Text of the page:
Giving their father’s pledge


This week’s Torah portion addresses the mitzvah to keep one’s pledges. The Torah writes that the Jewish people pledged that if they were victorious against the Amalekites they would donate all of the cities to Hashem. (Bamidbar, 21,2)

This brings us to the following question.

Sol Goldstein was a famous Holocaust survivor who lived in Chicago. He was well known for organizing the 1978 protest against a Nazi march in Skokie.

He also made a large pledge of more than a million dollars to the UJF, the United Jewish Federation, which he paid slowly, over time. When he passed away, there remained $666,000 of the pledge that was still still unpaid.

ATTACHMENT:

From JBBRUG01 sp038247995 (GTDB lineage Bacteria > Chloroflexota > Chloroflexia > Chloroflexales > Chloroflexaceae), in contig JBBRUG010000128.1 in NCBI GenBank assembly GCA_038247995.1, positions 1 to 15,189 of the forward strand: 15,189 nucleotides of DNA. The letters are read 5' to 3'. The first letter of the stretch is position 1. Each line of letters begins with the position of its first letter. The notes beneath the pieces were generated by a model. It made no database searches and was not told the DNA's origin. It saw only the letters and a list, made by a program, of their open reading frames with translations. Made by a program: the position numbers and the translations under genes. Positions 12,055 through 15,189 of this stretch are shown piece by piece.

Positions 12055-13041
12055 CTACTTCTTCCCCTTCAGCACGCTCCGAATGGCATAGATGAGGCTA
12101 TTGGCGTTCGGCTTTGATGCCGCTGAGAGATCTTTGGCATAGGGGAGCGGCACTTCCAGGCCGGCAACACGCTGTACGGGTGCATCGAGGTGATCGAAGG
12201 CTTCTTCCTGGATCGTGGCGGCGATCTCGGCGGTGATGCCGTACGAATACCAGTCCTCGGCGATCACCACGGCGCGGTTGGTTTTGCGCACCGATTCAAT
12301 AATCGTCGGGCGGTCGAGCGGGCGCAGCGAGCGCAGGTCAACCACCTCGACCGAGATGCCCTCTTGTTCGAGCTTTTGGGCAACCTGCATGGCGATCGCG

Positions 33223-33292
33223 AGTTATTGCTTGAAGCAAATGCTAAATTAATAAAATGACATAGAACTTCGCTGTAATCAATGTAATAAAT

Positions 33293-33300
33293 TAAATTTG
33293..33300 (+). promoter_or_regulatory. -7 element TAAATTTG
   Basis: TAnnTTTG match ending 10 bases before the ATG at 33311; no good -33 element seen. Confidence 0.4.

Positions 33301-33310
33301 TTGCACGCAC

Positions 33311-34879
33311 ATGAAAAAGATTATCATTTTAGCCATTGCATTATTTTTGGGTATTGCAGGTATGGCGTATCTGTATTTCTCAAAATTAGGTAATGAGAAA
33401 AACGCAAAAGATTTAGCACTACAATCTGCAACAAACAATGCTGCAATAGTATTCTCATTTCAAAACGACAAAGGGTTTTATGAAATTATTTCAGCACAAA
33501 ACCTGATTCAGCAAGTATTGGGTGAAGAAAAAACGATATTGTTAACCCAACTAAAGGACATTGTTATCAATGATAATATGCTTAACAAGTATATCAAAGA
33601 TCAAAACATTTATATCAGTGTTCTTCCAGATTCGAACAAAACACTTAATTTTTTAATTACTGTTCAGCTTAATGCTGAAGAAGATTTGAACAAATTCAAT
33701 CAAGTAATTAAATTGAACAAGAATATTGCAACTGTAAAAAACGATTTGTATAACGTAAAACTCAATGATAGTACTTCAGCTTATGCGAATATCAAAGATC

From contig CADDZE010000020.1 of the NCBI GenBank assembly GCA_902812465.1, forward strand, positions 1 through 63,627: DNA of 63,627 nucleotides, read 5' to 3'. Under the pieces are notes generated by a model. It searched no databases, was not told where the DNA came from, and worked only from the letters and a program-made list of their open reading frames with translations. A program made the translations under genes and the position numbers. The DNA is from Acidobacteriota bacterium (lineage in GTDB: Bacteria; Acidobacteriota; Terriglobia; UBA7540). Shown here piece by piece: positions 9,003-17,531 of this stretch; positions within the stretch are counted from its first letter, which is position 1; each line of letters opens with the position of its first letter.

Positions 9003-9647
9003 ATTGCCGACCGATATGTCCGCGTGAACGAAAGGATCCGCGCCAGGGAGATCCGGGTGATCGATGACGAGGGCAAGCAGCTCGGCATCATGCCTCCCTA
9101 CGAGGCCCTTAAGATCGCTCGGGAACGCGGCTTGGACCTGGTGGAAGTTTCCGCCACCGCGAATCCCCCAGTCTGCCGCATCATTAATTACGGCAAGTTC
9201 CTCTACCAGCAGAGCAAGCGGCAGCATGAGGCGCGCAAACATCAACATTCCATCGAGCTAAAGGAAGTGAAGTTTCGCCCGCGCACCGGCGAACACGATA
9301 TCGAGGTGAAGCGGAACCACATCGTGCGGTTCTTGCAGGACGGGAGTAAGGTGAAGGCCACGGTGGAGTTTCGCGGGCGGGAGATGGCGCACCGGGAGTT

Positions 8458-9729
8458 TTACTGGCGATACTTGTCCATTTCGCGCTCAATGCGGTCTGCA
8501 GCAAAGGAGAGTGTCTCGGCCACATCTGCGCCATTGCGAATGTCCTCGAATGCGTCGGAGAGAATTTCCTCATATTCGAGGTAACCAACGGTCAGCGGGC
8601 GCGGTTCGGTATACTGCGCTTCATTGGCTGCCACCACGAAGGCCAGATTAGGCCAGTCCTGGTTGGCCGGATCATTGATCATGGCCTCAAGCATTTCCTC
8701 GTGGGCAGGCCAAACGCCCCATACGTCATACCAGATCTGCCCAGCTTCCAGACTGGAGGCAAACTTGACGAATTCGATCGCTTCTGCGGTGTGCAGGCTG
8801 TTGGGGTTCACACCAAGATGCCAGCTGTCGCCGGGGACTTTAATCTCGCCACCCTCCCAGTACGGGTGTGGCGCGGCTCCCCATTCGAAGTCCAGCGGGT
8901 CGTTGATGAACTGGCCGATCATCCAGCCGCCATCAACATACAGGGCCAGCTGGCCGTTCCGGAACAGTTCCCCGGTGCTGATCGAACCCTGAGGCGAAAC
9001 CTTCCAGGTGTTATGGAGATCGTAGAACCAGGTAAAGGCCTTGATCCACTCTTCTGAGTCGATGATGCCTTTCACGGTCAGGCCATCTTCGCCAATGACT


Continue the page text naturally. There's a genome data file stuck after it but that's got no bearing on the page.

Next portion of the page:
Sol’s children who inherited his estate refused to pay the remainder of the pledge.

They had different charitable priorities and did not want to give it to the UJF.

The children agreed to give the remaining amount to charity, but not the charity that their father chose. The UJF then brought suit, claiming that the  pledge was to be regarded as a legally binding contract.

Where would you think the Torah’s position on this question would be? Should they be responsible to fulfill the father’s commitment or perhaps it is sufficient to just give the balance to any charity?

Was Sol’s pledge an obligation that his children are required to fulfill?